In recent years, countries have passed legislation to charge shoppers for each new plastic bag used to encourage them to re-use bags they already own. It’s one of many initiatives to reduce the large quantity of plastic waste that leaks into the natural environment, particularly the oceans, causing ecological damage (see our October 2017 issue for more on this story).
Now, retailers with more than 250 employees are legally required to charge for plastic bags, monitor the number sold, and report the data to the government every year. Data released in July 2016 found that 1 billion plastic bags were sold by 286 retailers between October 2015 and April 2016. The most recent data release, for the year 2016/17, recorded sales of 2.1 billion single-use plastic bags.
There are no directly comparable figures pre-dating the introduction of the charge, but the recycling charity Wrap reported that 7.6 billion single-use carrier bags were given away in England in 2014, and that’s based on data from only seven large retailers (Asda, Co-operative Group, Marks & Spencer, Morrisons, Sainsbury’s, Tesco and Waitrose).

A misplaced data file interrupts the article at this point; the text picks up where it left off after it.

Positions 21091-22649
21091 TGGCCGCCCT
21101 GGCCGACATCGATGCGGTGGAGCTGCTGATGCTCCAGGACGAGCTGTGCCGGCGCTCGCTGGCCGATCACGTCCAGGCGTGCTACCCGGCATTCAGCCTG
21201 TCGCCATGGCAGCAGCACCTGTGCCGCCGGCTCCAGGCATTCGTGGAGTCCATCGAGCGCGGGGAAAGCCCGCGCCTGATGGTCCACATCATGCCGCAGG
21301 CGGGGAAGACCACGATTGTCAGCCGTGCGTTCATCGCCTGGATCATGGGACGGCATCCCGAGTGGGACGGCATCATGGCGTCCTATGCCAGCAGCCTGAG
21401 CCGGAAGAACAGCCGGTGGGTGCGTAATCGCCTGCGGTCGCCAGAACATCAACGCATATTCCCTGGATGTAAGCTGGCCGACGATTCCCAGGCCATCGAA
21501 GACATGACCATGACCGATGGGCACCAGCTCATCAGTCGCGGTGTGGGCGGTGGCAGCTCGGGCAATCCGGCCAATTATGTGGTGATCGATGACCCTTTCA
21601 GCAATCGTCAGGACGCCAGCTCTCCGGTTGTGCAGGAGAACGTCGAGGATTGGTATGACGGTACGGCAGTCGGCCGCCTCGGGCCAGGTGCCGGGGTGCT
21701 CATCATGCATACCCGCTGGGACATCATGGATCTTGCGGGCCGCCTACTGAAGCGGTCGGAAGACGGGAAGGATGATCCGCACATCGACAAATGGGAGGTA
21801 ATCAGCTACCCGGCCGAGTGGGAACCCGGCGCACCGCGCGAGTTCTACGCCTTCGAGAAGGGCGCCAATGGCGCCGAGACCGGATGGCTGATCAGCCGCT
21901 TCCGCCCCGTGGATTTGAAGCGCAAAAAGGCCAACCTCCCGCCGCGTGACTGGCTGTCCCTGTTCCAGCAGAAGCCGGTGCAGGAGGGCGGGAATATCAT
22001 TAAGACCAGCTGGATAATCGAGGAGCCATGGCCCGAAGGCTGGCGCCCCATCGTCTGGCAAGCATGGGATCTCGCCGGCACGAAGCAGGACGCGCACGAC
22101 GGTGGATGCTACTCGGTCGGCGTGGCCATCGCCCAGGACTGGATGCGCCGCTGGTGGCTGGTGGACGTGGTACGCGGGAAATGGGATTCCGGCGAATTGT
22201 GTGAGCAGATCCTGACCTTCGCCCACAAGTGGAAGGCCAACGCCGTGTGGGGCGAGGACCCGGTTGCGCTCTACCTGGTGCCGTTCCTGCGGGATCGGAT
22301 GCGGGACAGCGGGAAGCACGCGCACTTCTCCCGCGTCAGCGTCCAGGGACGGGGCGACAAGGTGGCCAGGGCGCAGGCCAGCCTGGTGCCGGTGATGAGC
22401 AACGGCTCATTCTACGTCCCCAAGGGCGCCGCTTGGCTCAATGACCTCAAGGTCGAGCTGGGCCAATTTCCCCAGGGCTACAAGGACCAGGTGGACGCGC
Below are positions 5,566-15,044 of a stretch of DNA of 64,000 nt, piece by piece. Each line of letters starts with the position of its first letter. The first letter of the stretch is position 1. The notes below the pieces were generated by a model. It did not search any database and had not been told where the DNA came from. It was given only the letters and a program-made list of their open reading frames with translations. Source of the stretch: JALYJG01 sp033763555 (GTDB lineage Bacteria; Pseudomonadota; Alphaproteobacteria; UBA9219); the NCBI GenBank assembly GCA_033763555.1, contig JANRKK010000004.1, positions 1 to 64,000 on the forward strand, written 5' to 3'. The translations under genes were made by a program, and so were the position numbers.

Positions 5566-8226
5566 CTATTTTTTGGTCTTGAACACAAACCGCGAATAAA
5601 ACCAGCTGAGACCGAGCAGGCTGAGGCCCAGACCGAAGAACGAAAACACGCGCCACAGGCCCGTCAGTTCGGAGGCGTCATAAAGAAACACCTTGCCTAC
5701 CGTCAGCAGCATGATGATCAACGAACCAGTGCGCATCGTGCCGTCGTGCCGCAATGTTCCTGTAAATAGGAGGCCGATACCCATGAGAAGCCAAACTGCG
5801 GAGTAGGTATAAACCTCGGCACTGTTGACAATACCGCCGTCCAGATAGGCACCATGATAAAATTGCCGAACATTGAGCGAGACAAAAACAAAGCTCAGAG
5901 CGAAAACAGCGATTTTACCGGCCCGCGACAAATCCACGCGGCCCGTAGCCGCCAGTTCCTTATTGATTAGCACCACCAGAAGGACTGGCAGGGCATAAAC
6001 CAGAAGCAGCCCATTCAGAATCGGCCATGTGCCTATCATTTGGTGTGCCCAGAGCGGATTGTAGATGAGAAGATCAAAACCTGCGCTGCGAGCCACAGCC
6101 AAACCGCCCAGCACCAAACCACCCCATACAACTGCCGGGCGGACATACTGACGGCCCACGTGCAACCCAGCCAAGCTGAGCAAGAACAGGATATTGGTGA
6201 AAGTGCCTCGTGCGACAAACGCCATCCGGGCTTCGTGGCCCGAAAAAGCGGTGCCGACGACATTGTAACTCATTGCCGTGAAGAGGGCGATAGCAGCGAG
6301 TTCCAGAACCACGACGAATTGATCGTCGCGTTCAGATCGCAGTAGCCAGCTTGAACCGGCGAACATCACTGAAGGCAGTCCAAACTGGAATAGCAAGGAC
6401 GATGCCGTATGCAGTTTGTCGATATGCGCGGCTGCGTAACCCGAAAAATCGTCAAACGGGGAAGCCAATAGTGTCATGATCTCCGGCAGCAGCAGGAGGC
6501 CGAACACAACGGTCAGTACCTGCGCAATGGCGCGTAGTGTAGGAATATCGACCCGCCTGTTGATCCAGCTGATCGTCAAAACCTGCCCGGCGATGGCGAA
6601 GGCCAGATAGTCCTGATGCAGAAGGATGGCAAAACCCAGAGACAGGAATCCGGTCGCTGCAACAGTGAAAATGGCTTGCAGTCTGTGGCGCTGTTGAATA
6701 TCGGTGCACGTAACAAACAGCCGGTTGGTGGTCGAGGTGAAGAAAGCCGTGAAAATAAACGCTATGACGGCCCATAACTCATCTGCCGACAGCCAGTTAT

As this is a plastic bag charge, not a tax, proceeds do not go to the government. Instead, retailers are expected to donate their bag-related profits to worthy causes. Net proceeds (less value-added tax and other costs) of the plastic bag charge were £84 million for 2016/17, but only £66 million was donated. The full data set reveals who did and did not donate.
Other articles in this series
- Plastic in the ocean: How much is out there, and where does it go?
- A climate on the edge: Predicting environmental tipping points
About the author
Ronan McAdam is a PhD researcher in physical oceanography at the Department of Physics and the Grantham Institute of Climate Change and the Environment, Imperial College London.